Stover Canal - an introduction
Other posts in this series:
1. Introduction (this post)
2. Ventiford Basin
3. Teigngrace Lock
5. Graving Dock Lock
6. Teignbridge and Clay Cellars
7. Jetty Marsh Locks
The Stover Canal.... where on earth is is that? I hear you cry.
The occasion of my sister's wedding took me to Torquay and, knowing my passion for lost canals, my brother in law generously organised a guided tour of the diminutive Stover Canal on the Sunday (I know, on the day after his wedding maybe I shouldn't have encouraged this expedition, but one dosn't look gift horses like this in the mouth!). This is a short two mile barge canal which extended inland from the five mile tidal Teign Navigation at Newton Abbot.
Entrance to the Graving Lock
For a short disconnected canal I have to say that it is packed with interest, with no less than five locks of which three remain today. And, much to my surprise, there is an active restoration group beavering away to get water in the channel and include the towpath into the Templer Way, a local footpath.
Map of the Stover Canal and Teign Navigation
Over the next few days I will run some posts showing how the canal looks today, interspersed with some images from the web which show how it looked when it was operational. But first a bit of history:
The Stover Canal was built by James Templer between 1790 and 1792 to exploit the extensive ball clay deposits in the Bovey Basin. This is an unusual clay and only two deposits are found in the UK, both in South Devon. The clay is made of very fine silt which settled in a calm lagoon and is a vital ingredient in fine china. It is so sought after that the clay was transported all the way to the Potteries of the Midlands, starting out on pack horses till the canal facilitated greater exploitation. But why ball clay? The clay was lifted using a special square spade and the resulting cubes were manhandled onto the barges and then stored in cool damp clay cellars before being shipped around the coast. All this handling smoothed off the corners and by the time it reached Stoke on Trent the cube had become a ball. If the idea of Ball Clay excites you there is a whole society devoted to its history - click here to find out more.
The canal triggered a sharp uplift in the clay trade with 400 boat loads moving in 1790 rising to 1000 boats in 1854. If the clay trade was not enough, the Templer family added a five mile tramway to the end in 1820 on which granite was transported from a quarry on Haytor Down which rises to the north west of Newton Abbot. This tramway was itself unusual as it spurned iron rails and instead used grooves cut into locally mined granite. The remains can be seen here and there on the ground but if you look closely at the sides of the railway bridge at the head of the Ventiford Basin you will see recycled blocks with regular three inch grooves running across their faces (picture in a later post) - remains of the track!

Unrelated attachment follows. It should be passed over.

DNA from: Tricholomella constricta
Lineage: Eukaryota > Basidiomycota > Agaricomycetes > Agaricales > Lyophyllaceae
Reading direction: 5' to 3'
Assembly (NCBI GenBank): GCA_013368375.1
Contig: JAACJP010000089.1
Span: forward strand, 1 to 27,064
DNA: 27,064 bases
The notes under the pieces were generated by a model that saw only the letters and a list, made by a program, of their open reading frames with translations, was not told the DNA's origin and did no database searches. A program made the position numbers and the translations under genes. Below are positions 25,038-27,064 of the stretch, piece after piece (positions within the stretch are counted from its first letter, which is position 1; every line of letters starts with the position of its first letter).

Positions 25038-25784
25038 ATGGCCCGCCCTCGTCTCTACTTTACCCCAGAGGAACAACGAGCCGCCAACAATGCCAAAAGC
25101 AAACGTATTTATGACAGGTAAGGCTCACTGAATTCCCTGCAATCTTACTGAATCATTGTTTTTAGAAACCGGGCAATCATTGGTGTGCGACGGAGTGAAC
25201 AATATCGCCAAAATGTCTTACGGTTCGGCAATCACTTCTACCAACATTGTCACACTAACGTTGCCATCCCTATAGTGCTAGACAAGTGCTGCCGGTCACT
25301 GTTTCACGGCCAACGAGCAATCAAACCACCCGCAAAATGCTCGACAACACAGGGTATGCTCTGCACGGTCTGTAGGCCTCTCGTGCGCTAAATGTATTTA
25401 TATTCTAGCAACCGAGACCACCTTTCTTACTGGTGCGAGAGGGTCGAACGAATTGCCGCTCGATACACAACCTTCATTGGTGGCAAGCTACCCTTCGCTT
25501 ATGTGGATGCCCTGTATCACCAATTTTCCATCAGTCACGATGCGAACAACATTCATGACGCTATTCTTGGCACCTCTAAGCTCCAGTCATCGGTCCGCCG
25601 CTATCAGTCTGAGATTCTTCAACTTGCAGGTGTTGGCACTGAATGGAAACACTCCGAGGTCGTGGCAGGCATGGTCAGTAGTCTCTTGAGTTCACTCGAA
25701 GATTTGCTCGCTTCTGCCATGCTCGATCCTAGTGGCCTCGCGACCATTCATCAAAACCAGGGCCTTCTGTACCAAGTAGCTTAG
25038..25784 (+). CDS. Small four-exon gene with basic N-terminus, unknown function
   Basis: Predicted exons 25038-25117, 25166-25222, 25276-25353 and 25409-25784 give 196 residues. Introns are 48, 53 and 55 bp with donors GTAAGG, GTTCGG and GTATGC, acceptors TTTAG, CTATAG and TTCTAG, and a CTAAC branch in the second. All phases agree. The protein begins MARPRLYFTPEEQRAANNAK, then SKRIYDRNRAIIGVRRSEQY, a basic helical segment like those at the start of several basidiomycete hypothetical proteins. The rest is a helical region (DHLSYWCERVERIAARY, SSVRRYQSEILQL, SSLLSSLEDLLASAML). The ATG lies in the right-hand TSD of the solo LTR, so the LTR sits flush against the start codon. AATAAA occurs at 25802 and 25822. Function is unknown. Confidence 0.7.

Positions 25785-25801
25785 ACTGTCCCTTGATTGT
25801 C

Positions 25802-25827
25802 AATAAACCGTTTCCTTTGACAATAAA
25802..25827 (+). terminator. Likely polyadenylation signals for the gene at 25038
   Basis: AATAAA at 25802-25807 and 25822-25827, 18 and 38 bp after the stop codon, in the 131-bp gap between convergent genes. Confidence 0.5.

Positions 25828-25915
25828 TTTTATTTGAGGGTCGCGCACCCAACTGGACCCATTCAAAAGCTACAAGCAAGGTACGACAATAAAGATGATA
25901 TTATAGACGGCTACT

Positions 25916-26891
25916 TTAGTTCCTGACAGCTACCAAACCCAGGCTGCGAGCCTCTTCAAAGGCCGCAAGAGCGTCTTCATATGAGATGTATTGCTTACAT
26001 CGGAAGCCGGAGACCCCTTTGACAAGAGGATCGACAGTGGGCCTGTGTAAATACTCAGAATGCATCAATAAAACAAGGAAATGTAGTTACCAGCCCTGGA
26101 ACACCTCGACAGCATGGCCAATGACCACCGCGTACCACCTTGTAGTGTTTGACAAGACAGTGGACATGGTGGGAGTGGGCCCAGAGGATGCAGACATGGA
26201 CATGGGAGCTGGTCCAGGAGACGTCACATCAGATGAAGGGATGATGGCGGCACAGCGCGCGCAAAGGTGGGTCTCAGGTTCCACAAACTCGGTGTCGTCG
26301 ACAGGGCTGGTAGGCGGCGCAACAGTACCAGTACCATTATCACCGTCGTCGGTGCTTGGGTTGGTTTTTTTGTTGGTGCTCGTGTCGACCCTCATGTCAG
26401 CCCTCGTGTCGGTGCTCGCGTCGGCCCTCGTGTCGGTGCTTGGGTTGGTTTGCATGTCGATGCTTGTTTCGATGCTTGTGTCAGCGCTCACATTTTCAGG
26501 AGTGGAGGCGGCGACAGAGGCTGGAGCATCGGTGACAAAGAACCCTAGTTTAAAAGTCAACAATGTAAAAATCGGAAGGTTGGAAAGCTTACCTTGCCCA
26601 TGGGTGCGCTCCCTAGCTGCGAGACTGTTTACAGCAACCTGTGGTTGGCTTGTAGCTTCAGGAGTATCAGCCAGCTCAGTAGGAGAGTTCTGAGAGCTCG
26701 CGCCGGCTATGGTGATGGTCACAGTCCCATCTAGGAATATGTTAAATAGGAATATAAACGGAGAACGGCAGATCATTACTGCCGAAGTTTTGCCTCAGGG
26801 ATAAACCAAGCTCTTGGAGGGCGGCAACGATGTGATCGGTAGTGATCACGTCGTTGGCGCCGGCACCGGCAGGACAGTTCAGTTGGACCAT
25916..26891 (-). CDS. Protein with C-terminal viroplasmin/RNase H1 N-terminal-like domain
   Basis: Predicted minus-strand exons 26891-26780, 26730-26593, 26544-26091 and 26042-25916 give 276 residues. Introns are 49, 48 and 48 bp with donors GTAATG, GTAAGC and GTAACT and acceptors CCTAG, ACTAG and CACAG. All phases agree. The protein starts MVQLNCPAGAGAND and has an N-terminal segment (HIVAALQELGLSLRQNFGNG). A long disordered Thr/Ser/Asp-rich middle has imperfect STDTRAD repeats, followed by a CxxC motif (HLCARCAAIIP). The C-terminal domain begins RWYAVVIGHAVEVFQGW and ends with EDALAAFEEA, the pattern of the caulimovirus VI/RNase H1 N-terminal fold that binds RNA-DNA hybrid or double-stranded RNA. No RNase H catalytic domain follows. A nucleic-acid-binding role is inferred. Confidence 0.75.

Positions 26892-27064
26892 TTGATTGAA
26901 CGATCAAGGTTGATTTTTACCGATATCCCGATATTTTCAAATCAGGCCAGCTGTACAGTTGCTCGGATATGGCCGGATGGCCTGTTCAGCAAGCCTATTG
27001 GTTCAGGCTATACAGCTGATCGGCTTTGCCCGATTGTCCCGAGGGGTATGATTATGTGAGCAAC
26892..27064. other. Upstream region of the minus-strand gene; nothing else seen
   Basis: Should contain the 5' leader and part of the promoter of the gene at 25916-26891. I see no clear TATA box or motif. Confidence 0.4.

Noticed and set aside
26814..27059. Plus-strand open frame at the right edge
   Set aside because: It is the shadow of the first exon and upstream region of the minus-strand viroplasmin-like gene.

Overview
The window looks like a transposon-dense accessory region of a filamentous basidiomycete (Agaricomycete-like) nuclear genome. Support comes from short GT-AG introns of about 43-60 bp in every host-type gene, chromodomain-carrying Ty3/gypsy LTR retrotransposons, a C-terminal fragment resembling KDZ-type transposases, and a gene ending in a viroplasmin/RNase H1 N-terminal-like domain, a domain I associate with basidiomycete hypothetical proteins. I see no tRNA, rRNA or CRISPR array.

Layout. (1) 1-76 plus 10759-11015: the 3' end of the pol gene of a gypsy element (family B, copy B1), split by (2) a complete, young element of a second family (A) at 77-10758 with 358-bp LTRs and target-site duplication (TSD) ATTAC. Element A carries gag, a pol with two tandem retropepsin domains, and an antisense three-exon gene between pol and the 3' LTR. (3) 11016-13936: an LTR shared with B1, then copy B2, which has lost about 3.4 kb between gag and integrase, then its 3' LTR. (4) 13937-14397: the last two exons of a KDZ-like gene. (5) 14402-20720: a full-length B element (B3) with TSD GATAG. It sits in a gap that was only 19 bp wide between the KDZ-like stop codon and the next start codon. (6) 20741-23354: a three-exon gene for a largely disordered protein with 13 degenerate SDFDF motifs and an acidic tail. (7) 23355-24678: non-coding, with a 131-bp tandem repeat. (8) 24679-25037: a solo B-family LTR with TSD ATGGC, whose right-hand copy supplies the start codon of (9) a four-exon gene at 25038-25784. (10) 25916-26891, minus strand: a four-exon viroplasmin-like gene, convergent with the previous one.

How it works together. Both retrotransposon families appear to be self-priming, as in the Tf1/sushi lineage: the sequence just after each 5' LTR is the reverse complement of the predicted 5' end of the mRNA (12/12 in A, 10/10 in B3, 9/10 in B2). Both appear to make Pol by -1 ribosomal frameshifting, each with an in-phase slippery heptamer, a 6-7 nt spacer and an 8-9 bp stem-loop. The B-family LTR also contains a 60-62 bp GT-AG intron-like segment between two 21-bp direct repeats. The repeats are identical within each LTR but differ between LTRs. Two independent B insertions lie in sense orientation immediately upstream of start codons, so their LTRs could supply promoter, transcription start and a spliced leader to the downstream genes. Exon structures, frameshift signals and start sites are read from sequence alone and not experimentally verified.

Remains of the Stover Canal Today
Nothing stays static and the granite trade ceased in 1841 and the canal was bought by the Moretonhampstead and South Devon Railway, who laid their track beside the channel. For a while the two co- existed but by 1867 the top section was abandoned, used only by craft moving to the graving lock for repairs. The southern section remained operational serving the clay quarry, and amazingly it remained profitable so the Railway Co kept it running till 1937. It was closed in 1942 and de watered following a breach.
The years have been mixed for the Stover. Whilst the upper two lock chambers remain complete with some fast decaying lock gates, the middle one, which was only ever a turf sided stop lock, has crumbled into the undergrowth. The bottom two locks formed a staircase pair of which just the lower sea lock remains, its upper chamber buried beneath a railway embankment with only a 5ft high culvert to mark its location.
So fast forward to the present day and the canal is still owned by the railway, now Network Rail / Railtrack who leased the canal to the local council who in turn have leased it to the Canal Society for 30 years. Whilst this venerable old waterway may never see anything bigger than canoes, it will be great to see it back in water. A linear water park for use by the locals with some great navigational remains thrown in.
My thanks to John, my brother in law (sporting the stylish pink shirt in the photos), who left his wife of one day to walk the line of this canal with me, Paul Taper of the local Canal Society who shared his lifetime of local knowledge and of course Belle, Dr D and Jeff who made up the remainder of the group.